Climbing is one of the most difficult disciplines in cycling. What makes it so challenging also makes it so rewarding. It blends physical challenge with mental struggle.
At CINCH we put as much focus on the mindset component area cycling (on and off the bike).
One of our mindset processes we call the Focus Performance Chain. This process has three key parts: Trigger, Cue, State. You first look for and identify certain triggers that you either come across frequently or struggle with. Then you attach a specific cue to that trigger. This cue is memorized and practiced leading you to a mental/physical reaction in which we call, a state. That state can be a free one (Cloud), a flow one (Water), an intense one (Fire), or an explosive one (Lightning).
Here is an example of how this works:
Trigger: You are climbing and starting to struggle. You feel your chest is tight and your heart racing. In the past this feeling triggers you to panic and your respiration rate goes through the roof, dropping your power and pace.
Cue: Instead panicking, you replace that with a verbal cue, “I feel strength in my body and flow.”
State: You relax your upper body and chest through easing off your grip on the bars. You take deep exhales and reset, arriving in a flow state instead of a panic state.
While this takes practice, you can start today! Here are some sample cue words that we have found to be effective that will help you find that optimal state when climbing on the bike or even when life gets challenging off the bike.
Be the freaking boss! Your body works for you, you do not work for your body. Practice one way communication DURING your climb. You can have the debrief where you are a good listener when the climb is said and done.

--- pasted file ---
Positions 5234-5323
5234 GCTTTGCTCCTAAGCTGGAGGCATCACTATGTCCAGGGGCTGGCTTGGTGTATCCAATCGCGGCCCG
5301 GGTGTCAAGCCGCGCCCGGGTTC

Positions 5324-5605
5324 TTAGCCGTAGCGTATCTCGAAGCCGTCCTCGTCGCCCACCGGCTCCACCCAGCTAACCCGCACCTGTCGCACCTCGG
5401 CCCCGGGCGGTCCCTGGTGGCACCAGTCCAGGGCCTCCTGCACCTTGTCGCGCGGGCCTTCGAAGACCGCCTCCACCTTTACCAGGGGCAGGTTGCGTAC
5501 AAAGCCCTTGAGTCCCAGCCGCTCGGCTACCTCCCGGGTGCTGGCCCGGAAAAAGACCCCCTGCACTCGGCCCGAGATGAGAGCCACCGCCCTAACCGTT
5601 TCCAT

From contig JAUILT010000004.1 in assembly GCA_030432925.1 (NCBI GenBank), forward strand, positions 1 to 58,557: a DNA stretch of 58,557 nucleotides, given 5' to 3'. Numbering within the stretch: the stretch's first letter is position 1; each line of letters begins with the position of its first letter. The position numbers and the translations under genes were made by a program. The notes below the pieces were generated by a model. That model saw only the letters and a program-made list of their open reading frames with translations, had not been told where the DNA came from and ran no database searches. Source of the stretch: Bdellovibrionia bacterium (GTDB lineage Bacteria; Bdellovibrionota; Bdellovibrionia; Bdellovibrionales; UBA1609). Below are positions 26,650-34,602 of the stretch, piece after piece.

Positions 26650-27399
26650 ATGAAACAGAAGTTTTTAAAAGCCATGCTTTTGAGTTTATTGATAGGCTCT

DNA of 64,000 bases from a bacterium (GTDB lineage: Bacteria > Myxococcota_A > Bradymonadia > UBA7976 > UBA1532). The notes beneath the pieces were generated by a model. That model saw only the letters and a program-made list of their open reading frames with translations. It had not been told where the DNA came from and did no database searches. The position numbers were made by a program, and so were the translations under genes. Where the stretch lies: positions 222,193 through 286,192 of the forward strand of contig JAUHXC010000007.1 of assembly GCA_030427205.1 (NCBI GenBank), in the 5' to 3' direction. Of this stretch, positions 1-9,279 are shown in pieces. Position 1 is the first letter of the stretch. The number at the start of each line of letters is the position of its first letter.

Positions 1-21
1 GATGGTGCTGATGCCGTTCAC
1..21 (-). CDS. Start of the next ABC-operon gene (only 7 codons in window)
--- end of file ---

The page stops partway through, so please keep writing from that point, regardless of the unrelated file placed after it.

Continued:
Climbing gives you an opportunity to feel your strength. Going uphill is freaking hard and requires your mental and physical strength. Instead of focusing on the discomfort, pivot your attention to the strength you are using to overcome the climb.
View the climb as if you are driving up it in your car. Read the terrain and use focus to keep your momentum.
Breathe so you can hear it. Then, just like listening to your car engine tell you when to shift, pay attention to your respiration rate and control your effort like you do with your foot on the gas pedal.
Relax and be free. Being tight will just restrict your moment and blood flow. Start with parts of your body that are already pain free, such as your hands. Relax them on your handlebars and then try and relax each muscle group from the hands all the way through your body.
Climbing is humbling, there is no way around that. If struggling up a mountain doesn’t make you feel vulnerable, you are not doing it right. It’s ok to feel like you are “not a climber.” You are doing it right and the sense of humility you feel from it is what you are signing up for each time you start up a climb.
Start the climb conservatively and let your momentum from before the climb carry you up the first part.